College Basketball Recruiting: Names to Know from the 2016 Class
Under the forward-looking lens of college basketball recruiting, few players are too young to earn notice if they show enough promise. The class of 2016 has barely finished up its sophomore year in high school, but there are already a handful of stars in that group who have set themselves apart as top targets for college coaches to pursue.
One of the best of them has been strutting his stuff this weekend at the Peach Jam, Nike’s championship tournament for its Elite Youth Basketball League. Although he’s playing against class of 2015 EYBL standouts, Malik Monk has been one of the league’s most reliable scorers of any age.
Read on for more on the Arkansas native’s lofty potential, along with nine more of the most eye-catching prospects in early evaluations of college basketball’s 2016 recruits.
In addition to having the second-most memorable name in the recruiting class—yes, there’s someone ahead of him in that category—Seventh Woods boasts the quickest first step among 2016 prospects.
His leaping ability (at 6’1”) is very nearly as impressive, making him a highlight-reel dunker in spite of his short stature.
An improving jump shooter, Woods is a scorer above all. He makes his share of sleight-of-hand passes, but his undeveloped decision-making and leadership abilities have him firmly in the shooting guard category at this stage.
Slender as he is at 6’6” and 180 pounds, Terrance Ferguson has the power to finish at the rim with authority. Even more impressive, he already has a big-time three-point shot to go with his interior game.
In between those ranges, though, the Texan standout could use some work on his ball-handling and rebounding. With his length and athletic ability, though, he’s certainly got time to develop in other areas.
Dennis Smith Jr.
Dennis Smith Jr. is a traditional pass-first point guard, but it's with a twist. The 6’1” North Carolina native also has the leaping ability to be an impact dunker, a nice complement to his skill as a penetrator.
Smith’s jump shot isn’t yet up to the level of the rest of his offensive game, but it’s not a disaster, either. Given more experience, he’ll get better at learning when to settle for the easy play instead of trying for the spectacular one quite as often.
One of the few members of the 2016 class competing in the oldest age group of Nike’s Elite Youth Basketball League, Dedric Lawson has proven that he’s ready to play with the veterans.
The 6’8” forward ranked third in the league in rebounding while sharing his team’s scoring lead with older brother K.J. (a class of 2015 Memphis commit).
The younger Lawson has terrific court sense for his age, not to mention a well-developed jump shot. He’s less overwhelming as an athlete than many on this list, but he’s still a fearsome matchup with his mobility and length.
Given that he’s not even a high school junior yet, Udoka Azubuike has astounding size. The 6’10”, 268-pound Floridian isn’t just a big body, though, as he has plenty of speed and leaping ability to go with his mass.
Azubuike does most of his damage as a shot-blocker and rebounder these days, though he’ll get his share of dunks, too. His game is short on polish all-around, but he’s got tools to spare.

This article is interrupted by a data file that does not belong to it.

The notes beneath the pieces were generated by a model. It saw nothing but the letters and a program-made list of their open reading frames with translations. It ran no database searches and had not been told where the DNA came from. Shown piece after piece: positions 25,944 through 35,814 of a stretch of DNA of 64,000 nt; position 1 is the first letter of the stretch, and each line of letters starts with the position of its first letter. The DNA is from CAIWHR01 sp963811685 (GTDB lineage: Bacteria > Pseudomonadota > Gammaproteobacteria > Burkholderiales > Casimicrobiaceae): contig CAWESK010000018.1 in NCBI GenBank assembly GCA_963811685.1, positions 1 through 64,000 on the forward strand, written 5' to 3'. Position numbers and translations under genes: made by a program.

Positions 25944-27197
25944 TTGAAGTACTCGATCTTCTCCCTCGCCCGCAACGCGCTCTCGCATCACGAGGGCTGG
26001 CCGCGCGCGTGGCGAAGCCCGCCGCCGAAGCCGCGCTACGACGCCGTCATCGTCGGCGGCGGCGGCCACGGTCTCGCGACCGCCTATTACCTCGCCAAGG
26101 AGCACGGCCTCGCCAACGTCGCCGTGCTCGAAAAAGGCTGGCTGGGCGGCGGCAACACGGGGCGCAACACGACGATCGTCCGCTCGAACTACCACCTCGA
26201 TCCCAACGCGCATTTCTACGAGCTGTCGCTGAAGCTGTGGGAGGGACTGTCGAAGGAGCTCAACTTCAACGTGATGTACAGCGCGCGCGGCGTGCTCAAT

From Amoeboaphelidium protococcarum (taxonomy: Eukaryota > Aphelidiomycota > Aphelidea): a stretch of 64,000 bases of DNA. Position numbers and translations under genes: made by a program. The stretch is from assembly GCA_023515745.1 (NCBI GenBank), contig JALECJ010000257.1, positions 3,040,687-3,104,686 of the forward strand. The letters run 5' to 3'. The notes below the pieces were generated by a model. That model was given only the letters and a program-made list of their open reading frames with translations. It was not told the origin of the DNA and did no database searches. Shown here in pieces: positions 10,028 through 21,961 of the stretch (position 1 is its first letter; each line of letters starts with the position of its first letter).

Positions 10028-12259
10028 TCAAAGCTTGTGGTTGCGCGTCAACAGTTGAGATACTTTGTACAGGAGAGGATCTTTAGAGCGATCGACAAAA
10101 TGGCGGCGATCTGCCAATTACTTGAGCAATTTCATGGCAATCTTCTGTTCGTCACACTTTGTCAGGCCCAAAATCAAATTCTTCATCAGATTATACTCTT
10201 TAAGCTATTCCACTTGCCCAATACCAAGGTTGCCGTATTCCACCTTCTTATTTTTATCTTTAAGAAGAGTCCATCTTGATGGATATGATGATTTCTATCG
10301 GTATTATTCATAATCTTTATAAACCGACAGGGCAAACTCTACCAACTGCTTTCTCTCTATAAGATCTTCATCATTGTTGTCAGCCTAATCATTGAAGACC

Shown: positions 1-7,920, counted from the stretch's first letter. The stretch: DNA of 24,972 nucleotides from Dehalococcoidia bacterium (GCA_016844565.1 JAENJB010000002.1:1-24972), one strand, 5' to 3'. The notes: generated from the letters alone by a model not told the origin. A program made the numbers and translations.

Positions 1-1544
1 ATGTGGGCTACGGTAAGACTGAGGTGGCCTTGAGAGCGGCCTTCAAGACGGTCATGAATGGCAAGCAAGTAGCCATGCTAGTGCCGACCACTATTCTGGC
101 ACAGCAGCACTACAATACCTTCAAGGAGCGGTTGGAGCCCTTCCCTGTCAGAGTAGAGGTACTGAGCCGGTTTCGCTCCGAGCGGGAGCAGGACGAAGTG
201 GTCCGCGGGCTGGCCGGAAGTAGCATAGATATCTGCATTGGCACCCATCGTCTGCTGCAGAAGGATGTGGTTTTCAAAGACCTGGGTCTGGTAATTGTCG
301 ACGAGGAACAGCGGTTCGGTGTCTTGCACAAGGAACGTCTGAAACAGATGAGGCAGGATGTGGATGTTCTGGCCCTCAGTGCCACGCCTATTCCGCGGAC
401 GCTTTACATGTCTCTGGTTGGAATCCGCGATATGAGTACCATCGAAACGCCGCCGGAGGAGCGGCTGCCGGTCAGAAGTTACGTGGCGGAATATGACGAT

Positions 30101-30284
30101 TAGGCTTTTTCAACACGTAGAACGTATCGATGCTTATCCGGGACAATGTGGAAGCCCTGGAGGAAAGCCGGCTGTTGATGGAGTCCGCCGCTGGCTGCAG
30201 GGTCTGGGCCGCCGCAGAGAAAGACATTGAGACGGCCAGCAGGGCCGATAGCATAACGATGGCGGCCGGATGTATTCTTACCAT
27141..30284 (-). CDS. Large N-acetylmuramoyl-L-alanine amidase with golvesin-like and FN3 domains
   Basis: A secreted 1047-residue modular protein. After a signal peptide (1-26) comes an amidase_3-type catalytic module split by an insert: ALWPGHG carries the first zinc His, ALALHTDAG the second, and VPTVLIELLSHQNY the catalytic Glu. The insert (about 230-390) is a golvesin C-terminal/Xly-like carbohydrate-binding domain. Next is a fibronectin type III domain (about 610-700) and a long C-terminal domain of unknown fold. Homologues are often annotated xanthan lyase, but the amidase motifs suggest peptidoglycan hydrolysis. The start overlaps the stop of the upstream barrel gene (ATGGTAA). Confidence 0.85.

The increasing use of multiguard offenses at the college level has ratcheted up demand for mobile big men who can play facing the basket.
That’s great news for Harry Giles, one of the smartest and most skilled power forwards you’re ever likely to find in such a young age group.
Although he’s a fine athlete, Giles is far more notable for his ball-handling and passing abilities, both of which are highly advanced.
He’s also a very good jump shooter, and he’s even a threat with his back to the basket, thanks to excellent footwork in the paint.
Another precocious EYBL star, Malik Monk carried his Arkansas Wings team all the way to the Peach Jam, despite having only one other double-digit scorer to help him.
Of course, he didn’t need much help when he was pouring in 21.1 points a game, the league’s fourth-best total.
Much of that scoring came from beyond the arc, where Monk is one of 2016’s most prolific threats. A deadly scorer off the dribble, the 6’3” Alabama native is also one of the tougher backcourt defenders in the class.
Few small forwards can create their own shots as well, or as efficiently, as Josh Jackson. With his mix of quickness, leaping ability and ball-handling prowess, he’s a constant threat to score, even without an A-plus long-range shot.
Jackson is also a dedicated rebounder and defender, making great use of his 6’6” frame. Like most young players, he could stand to pack some added muscle onto that build (184 pounds these days).
The EYBL’s St. Louis Eagles had little in their favor in 2014 besides Jayson Tatum, but that wasn’t always a problem. Tatum, after all, is a highly skilled 6’7” small forward who can break down defenses off the dribble or with his passing.
Unsurprisingly, though, it’s Tatum’s scoring that attracts attention, as he piled up 18.9 points per game to rank eighth in the EYBL lists. An aggressive defender who grabbed 2.3 steals per game, he’s still learning how to use his size on the glass.
For as long as Kevin Durant is winning NBA MVP awards, being “the next Kevin Durant” is going to be a cottage industry among high-school stars.
Few look the part better than willowy Thon Maker, a 7’0” Virginian with sensational quickness, though another NBA Kevin (Garnett) is really the better comparison.
Like a young KG, Maker is an elite shot-blocking force and rebounder who’s at least as dangerous on the low block as he is facing the basket.
The youngster does have an enviable shooting touch for his size, though his post moves aren’t as polished as some elements of his offensive game.
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